• Tracey Purvis

Avoiding the strike of a stroke

Updated: Mar 15, 2019

If you’re like most people, you think that ‘strokes’ are something that the elderly   can get, and therefore, in the meantime, don’t think of what causes stroke, and what you can do to prevent stroke from occurring until it may be too late. Although it is true that the risk of stroke increases once we reach the age of 55 and then again at the age of 75, there are other risk factors even more significant that we can manage that reduce our risk of stroke. Our lifestyle choices such as diet, our level of activity, use of cigarettes, alcohol, street drugs, arguably contribute to our ‘stroke’ profile in a more direct way than our family history, age, and gender.

These lifestyle choices determine our health profile. What do I mean by that? Well, what we eat and how active we are directly contributes to how healthy we are; impacts our blood pressure, cholesterol, blood sugar, body weight and composition.

Our body is a machine and what we put into it directly impacts how it runs. If we pollute a machine, let’s say we put diesel into a gasoline engine, it’s not going to run efficiently, well, really not at all. The same goes for our bodies, and deep down we ALL know this. We know we can’t eat food from a box, that is ‘preserved’ to ‘keep from going bad on the shelf’ for 1, 2 years or who knows how long without having some negative consequence on our health, right? We can’t act surprised when disease is among us.

The most common cause for stroke, or cerebrovascular accident (CVA), is a narrowing or blockage in an artery most often caused by plaque build-up called atherosclerosis, or a blood clot. A transient Ischemic attack (TIA) also called a mini-stroke, has the same cause as a stroke but the effects or symptoms are only temporary and not long-lasting or permanent like seen in a stroke. Both are medical emergencies and require urgent transport to hospital for diagnostic imaging and treatment. With TIAs, 1 in 3 are a warning of an impending stroke. So it is an opportunity to alter and improve diet, activity, and manage blood pressure and other controllable risk factors.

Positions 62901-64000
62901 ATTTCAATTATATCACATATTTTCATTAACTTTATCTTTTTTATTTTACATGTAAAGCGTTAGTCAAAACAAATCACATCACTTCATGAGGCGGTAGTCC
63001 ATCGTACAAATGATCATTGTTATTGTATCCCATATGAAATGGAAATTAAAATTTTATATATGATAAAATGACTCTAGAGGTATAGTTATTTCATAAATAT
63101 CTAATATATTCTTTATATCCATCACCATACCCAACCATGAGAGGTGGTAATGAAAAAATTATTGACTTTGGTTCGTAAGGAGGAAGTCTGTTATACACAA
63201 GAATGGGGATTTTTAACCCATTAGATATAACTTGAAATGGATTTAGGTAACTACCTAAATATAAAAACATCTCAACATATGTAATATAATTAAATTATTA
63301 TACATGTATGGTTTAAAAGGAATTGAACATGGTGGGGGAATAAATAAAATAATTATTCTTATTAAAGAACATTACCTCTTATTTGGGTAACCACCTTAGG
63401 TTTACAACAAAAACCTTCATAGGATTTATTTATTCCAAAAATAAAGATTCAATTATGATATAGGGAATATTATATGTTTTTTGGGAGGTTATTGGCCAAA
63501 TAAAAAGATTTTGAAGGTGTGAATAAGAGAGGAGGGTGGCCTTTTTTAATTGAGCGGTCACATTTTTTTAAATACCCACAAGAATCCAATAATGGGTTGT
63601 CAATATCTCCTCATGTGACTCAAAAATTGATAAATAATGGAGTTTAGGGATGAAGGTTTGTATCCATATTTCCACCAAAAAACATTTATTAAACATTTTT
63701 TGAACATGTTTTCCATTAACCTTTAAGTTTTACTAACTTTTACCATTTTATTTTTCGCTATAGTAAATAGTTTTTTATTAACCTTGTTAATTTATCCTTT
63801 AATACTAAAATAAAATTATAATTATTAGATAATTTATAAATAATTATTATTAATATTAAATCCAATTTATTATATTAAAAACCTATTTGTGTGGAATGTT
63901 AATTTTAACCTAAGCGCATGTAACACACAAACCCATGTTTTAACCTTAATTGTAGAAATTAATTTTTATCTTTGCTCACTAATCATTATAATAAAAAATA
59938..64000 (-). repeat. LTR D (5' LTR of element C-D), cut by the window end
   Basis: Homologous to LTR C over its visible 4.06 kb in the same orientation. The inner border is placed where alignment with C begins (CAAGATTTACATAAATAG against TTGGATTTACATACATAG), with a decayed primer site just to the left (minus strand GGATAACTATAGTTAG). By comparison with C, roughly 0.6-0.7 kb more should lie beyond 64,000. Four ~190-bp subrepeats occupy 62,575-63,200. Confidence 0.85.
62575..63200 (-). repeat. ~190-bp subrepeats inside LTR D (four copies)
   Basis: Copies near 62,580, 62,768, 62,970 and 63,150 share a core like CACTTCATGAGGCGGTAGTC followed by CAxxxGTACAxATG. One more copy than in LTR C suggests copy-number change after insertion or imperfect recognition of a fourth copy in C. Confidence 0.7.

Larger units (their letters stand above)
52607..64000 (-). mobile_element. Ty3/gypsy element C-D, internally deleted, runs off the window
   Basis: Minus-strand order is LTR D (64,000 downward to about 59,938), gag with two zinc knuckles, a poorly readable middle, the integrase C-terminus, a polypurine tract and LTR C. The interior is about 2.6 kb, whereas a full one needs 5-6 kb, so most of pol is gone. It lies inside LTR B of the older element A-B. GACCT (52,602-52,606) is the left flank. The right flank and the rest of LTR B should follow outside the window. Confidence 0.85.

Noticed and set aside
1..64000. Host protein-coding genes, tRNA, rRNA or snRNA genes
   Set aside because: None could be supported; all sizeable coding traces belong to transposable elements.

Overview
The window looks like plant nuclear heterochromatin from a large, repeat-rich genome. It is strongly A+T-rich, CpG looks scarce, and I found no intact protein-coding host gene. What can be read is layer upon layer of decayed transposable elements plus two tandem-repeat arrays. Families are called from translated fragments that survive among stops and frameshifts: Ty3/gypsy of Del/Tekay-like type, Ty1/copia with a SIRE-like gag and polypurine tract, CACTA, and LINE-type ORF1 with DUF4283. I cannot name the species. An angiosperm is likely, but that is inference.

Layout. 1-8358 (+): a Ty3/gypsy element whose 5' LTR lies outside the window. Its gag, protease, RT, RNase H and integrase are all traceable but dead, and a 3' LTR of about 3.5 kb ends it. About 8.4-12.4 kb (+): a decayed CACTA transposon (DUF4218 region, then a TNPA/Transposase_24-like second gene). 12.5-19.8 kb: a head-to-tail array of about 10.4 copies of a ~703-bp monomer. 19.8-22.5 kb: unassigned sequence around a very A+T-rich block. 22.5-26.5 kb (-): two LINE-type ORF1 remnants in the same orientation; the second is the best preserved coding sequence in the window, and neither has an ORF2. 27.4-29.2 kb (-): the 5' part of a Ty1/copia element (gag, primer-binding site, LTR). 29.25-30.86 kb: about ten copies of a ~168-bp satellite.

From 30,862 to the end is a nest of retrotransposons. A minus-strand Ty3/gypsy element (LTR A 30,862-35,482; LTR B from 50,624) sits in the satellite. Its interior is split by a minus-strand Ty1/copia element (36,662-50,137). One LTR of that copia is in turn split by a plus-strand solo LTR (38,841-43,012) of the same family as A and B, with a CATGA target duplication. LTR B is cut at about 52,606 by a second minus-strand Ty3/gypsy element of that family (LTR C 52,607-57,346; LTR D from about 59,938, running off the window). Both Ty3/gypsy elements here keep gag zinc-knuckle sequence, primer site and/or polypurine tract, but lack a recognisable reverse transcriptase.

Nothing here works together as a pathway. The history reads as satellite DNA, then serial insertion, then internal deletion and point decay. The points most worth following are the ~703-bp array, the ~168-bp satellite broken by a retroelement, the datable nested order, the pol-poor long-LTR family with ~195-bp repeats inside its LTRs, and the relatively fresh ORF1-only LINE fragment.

Simple things like drinking more water daily, eating fish twice a week or supplementing daily with Omega 3, walking daily, sleeping 7-8 hours and going to bed at a regular time, and eating a wide variety of fruits and vegetables will improve your health profile and decrease your risk of stroke.

Lastly, join me and thousands of others in bringing funds and awareness to the Heart and Stroke Foundation of Canada! I am part of a team that is raising funds and Riding the ‘Big Red Bike’ on May 6th, 2019! It’s going to be fun!!! Check it out! You can register yourself, or donate to me and my team by searching my name under Donate. Thank you!!


Tracey Purvis

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